Prostate Cancer Treatment Could Impair Men's Thinking
Hormone deprivation approach seems to affect memory, concentration, study finds
TUESDAY, July 29, 2008 (HealthDay News) -- Men undergoing hormone deprivation therapy to keep prostate cancer at bay may experience memory loss and have trouble concentrating, a new study finds.
Testosterone is thought to help spur prostate cancer. So, androgen depletion therapy has been used for many years to treat the disease. By reducing the level of testosterone, the treatment helps to slow the growth of prostate cancer cells.
However, "androgen depletion therapy can potentially have some subtle, adverse cognitive effects," said lead researcher Christian J. Nelson, from the department of psychiatry and behavioral sciences at Memorial Sloan-Kettering Cancer Center in New York City.
These effects include difficulty in remembering and multi-tasking, Nelson said. "These men might not be thinking as quickly as they used to," he said. "They may find it more difficult to hold several pieces of information in their mind at one time."
The report was published in the July 28 online edition of Cancer.
For the study, Nelson's group reviewed a variety of studies in both animals and people that looked at the effects of androgen depletion therapy on cognition. They found that, depending on the study, between 47 percent and 69 percent of men treated with a hormonal approach did experience some decline in at least one area of cognition.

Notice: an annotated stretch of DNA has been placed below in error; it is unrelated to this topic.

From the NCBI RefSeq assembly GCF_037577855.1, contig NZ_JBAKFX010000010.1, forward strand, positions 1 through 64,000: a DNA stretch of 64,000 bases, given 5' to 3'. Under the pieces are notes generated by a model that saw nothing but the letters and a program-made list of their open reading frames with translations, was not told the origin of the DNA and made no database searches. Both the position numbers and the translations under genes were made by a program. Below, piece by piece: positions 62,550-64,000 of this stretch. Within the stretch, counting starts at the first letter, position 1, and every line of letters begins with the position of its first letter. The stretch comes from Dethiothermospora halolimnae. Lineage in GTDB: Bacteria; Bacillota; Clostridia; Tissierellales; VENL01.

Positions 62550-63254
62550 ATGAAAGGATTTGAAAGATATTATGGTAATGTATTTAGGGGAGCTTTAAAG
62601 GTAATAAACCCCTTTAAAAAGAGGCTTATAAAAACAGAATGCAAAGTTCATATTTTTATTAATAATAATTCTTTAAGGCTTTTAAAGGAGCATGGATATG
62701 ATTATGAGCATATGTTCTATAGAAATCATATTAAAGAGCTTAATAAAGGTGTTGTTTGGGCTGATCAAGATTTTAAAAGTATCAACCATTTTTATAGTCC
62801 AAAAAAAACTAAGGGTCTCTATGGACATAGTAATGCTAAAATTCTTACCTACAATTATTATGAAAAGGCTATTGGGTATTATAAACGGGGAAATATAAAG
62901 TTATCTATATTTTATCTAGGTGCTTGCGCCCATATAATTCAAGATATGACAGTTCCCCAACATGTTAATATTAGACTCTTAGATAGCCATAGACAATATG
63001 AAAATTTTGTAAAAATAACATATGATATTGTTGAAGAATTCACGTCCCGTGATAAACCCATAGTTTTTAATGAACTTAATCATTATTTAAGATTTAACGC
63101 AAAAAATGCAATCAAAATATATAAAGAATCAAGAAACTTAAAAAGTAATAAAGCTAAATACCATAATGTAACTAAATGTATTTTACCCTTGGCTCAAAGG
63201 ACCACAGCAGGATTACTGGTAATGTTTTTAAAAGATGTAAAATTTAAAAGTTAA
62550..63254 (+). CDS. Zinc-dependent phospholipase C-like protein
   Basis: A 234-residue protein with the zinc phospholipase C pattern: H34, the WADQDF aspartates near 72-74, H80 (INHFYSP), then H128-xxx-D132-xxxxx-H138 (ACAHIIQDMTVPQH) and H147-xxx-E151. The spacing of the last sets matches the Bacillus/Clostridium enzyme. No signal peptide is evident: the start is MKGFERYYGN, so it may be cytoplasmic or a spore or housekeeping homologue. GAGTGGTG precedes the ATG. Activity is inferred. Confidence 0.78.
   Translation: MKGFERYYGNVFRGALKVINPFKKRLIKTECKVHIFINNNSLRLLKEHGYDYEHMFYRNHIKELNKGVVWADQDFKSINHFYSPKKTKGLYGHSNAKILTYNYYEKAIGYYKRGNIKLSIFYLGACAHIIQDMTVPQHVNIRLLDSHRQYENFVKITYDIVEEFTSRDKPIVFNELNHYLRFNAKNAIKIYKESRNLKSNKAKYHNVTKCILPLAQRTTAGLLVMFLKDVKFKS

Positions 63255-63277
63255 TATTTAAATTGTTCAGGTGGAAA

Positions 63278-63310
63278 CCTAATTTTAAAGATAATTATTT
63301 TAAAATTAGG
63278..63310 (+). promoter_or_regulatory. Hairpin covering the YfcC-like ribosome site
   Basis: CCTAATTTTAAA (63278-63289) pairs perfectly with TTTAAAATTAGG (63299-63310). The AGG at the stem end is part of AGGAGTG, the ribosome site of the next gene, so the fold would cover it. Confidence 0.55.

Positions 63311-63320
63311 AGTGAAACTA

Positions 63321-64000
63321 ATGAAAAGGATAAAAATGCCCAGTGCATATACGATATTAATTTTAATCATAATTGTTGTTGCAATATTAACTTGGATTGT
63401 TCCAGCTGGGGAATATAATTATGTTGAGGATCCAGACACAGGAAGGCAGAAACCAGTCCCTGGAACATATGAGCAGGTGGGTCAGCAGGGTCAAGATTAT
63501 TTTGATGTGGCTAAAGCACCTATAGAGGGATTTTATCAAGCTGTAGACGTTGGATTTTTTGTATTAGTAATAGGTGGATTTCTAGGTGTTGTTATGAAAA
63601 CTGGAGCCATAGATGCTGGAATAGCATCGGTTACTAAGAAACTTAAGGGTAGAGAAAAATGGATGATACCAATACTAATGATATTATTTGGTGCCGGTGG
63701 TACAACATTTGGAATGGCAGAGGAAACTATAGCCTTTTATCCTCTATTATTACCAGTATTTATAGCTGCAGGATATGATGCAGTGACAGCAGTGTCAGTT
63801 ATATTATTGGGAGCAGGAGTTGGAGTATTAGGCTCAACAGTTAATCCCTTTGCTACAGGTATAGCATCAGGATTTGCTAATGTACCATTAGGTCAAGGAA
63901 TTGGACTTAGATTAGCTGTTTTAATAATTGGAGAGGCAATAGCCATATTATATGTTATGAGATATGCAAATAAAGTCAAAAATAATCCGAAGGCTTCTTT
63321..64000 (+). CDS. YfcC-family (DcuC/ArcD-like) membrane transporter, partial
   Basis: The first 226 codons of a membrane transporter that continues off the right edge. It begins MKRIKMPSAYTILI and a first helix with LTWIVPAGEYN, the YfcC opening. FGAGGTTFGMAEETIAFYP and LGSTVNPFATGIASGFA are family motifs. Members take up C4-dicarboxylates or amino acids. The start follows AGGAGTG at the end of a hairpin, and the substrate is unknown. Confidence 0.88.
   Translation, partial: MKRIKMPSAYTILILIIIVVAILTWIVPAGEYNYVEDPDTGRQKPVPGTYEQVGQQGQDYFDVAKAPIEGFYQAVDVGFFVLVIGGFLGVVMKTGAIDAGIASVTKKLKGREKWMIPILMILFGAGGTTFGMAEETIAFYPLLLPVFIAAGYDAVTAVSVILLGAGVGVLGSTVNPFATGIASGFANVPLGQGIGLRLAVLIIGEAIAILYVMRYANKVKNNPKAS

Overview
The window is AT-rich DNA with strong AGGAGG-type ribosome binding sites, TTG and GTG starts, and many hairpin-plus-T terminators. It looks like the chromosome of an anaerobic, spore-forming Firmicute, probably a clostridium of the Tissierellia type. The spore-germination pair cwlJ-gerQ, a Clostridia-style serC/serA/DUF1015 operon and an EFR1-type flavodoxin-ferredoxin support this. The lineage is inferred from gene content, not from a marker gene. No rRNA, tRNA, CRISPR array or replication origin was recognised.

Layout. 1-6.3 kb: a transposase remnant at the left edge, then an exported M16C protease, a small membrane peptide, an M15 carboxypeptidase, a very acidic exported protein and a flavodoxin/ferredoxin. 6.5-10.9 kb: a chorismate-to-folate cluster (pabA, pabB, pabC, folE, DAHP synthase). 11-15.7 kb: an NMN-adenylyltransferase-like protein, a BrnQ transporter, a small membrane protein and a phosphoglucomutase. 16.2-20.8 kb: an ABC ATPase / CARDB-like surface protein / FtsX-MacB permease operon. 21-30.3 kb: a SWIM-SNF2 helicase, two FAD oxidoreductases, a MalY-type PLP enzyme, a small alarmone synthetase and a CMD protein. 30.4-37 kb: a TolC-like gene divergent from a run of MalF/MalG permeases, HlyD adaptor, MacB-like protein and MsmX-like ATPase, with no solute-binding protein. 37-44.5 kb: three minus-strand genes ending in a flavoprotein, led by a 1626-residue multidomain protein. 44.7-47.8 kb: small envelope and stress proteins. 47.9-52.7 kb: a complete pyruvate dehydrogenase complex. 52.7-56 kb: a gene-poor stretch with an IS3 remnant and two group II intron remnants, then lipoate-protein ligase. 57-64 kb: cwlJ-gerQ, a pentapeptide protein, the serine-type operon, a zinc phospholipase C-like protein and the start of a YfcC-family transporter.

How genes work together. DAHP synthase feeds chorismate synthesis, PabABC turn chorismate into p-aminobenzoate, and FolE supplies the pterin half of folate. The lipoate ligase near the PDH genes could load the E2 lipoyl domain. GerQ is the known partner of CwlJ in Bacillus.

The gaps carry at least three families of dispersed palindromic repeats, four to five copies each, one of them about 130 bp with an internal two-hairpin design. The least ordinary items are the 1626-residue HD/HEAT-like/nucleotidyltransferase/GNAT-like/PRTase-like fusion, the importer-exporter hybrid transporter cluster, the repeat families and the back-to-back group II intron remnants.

Troubling as the cognitive effects might seem, men should not seek to discontinue their therapy, Nelson said. "Treating the disease is much more important than these subtle cognitive effects," he said.
It's not known whether these effects are a direct result of hormone depletion or whether they are tied to the other side effects of hormone therapy. Those side effects include hot flashes, fatigue and anemia.
The research in this area is new, and not much is known about the full extent of cognitive problems brought on by androgen depletion, Nelson said. As for specific advice, Nelson noted there is no standard recommendation, but a few common sense tips may help.
"As men start this therapy, it is important to monitor them to see if they are having any of these effects," Nelson said. "If you are having difficulty with memory, make sure you are writing things down more. If you are having difficulty with multi-tasking, try simple things like focusing on one thing at a time," he said.
It is possible that when hormone therapy is stopped, these adverse cognitive effects go away, Nelson added.
Dr. Durado Brooks, director of prostate and colorectal cancers at the American Cancer Society, said the study highlights a largely ignored side effect of androgen depletion therapy.
Recent studies have also shown an increased risk of fracture and other conditions associated with the treatment, he said.
"There is a study that suggests that cardiovascular death rates may be higher among men undergoing this therapy. There is clear evidence that there is an increase in metabolic syndrome, which is associated with coronary artery disease and diabetes," Brooks said.
Moreover, androgen depletion therapy continues to be offered in situations where its benefits are not clear, Brooke said. Androgen depletion therapy may not be appropriate for treating early disease and should only be used in cases of advanced prostate cancer, he said.
"Many men are being treated with androgen depletion therapy for localized disease," Brooks said. "A study that was published just last month shows there is no survival advantage for most men in that situation," he said. "Men need to decide whether the potential benefit outweighs the harm of the therapy for them."
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